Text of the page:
OCTOBER 11, 1940
HYDE PARK, Thursday—Yesterday morning I attended a meeting of the United States Committee for the Care of European Children. Since there are about a thousand children in this country, it will be necessary to retain a skeleton organization to keep in touch with them, and a certain amount of money will still have to be raised for this purpose.
Though no more children are to be sent over at present by Great Britain, there is a possibility that in one way or another during the next few months, that children from other countries may land on these shores. If they need care, the committee must be prepared to look after them. I feel that we must be able to expand later on if the call should come to care for children from other countries. This care must cover short periods of time, or in the case of orphan children, who come in under the quota, we may have to find permanent homes to provide care during the years of their minority.
I had a delightful lunch yesterday as the guest of Mr. Morris Ernst. Then I talked a few minutes with Mr. Daniel Tobin and some of the people working with him in the labor division of the Democratic National Committee Campaign Headquarters.
By 2:45 Miss Thompson and I started to drive back to the country. The colors are changing and are not quite as brilliant, but in some places a whole hillside seems to be even more beautiful with pastel shades predominating.
Back at the cottage, a cheery fire was burning in my sitting room and the tea table was standing in front of it. A little after 5:00, Mr. and Mrs. Russell Lent and their small boy, Jimmy, came to see me. Young Jimmy Lent is four years old and the first thing he asked on entering the house was: "Where is the radio?" He spent his time exploring every room and making friends with my maids, but was distressed to find that we had no small boy to play with him.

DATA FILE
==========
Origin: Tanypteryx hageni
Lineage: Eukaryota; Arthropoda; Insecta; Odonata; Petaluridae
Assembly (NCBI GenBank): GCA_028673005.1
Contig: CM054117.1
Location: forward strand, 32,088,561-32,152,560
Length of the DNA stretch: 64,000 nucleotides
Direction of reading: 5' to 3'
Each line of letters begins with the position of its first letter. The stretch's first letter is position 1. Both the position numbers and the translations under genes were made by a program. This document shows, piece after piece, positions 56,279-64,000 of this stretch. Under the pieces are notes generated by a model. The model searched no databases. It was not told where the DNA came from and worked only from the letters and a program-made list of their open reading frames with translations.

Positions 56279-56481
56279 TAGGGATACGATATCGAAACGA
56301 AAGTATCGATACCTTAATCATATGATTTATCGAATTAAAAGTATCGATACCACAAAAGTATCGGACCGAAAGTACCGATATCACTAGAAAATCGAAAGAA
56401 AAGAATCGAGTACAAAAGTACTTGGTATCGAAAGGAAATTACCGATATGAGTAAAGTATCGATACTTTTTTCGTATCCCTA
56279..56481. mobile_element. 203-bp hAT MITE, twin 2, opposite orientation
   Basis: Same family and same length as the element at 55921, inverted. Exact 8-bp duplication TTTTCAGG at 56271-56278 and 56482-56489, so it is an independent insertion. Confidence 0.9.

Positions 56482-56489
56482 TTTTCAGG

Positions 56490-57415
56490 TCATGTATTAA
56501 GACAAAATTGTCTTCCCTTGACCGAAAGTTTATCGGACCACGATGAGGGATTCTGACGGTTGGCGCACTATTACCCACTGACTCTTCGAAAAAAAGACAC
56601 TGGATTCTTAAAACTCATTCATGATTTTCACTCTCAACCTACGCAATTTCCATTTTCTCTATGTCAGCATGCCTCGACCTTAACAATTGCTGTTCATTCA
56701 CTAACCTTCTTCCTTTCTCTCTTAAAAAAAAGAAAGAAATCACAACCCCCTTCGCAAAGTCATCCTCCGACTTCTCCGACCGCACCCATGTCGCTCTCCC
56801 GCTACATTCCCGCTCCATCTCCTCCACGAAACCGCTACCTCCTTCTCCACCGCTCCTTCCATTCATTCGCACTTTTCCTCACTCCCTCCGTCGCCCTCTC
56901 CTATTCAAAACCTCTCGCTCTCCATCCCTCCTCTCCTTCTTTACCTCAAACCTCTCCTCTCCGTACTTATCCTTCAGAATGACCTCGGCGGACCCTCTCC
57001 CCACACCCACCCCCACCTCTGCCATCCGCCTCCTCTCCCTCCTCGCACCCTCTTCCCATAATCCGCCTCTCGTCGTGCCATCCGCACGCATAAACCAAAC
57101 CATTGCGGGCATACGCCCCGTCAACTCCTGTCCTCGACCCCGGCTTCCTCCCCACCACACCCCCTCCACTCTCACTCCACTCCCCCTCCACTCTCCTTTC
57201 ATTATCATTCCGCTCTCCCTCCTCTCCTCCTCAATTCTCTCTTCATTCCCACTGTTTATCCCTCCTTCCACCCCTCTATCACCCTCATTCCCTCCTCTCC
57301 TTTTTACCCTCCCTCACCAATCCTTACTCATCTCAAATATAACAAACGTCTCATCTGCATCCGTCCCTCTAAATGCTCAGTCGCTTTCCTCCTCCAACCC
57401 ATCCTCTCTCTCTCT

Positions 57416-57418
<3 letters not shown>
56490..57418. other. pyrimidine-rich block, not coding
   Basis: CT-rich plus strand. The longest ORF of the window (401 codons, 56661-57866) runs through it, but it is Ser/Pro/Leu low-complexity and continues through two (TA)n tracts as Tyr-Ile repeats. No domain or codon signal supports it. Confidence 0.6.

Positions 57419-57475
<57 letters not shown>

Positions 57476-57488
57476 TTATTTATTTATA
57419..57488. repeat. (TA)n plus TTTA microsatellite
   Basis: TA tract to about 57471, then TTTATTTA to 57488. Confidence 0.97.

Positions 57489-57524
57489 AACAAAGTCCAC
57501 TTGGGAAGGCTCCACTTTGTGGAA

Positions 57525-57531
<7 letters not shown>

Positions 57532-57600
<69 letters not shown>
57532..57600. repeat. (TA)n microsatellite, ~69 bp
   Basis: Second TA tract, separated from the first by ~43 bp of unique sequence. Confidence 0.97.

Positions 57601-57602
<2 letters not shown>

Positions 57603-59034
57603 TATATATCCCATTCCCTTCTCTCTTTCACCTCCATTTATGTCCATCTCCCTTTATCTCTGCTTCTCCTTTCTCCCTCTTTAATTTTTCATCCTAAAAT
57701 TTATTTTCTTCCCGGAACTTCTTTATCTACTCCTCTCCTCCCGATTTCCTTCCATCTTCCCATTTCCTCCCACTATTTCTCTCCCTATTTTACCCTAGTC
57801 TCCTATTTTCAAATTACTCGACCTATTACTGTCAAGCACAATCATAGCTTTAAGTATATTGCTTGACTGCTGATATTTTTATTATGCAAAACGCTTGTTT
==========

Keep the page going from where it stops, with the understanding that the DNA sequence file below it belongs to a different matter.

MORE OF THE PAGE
Mrs. George Huntington came to dinner and Mr. Alan Lomax came up from New York City bringing his guitar. We spent a delightful evening listening to folk songs of various kinds and talking over the questions which concern us all so deeply. Mr. Lomax is anxious that the storehouse of American culture, which he has helped to build up in the Congressional Library, should be of some value to the youth of the nation during its year of compulsory service. I hope Mr. Archibald MacLeish, Librarian of Congress, will find some way to make the life of America, as recorded in our folk songs, a part of the knowledge of all young Americans, for this year of service should be more than a period of military training.
This morning I was up at 6:00 o'clock to start on a flying trip throughout New York State to visit NYA projects.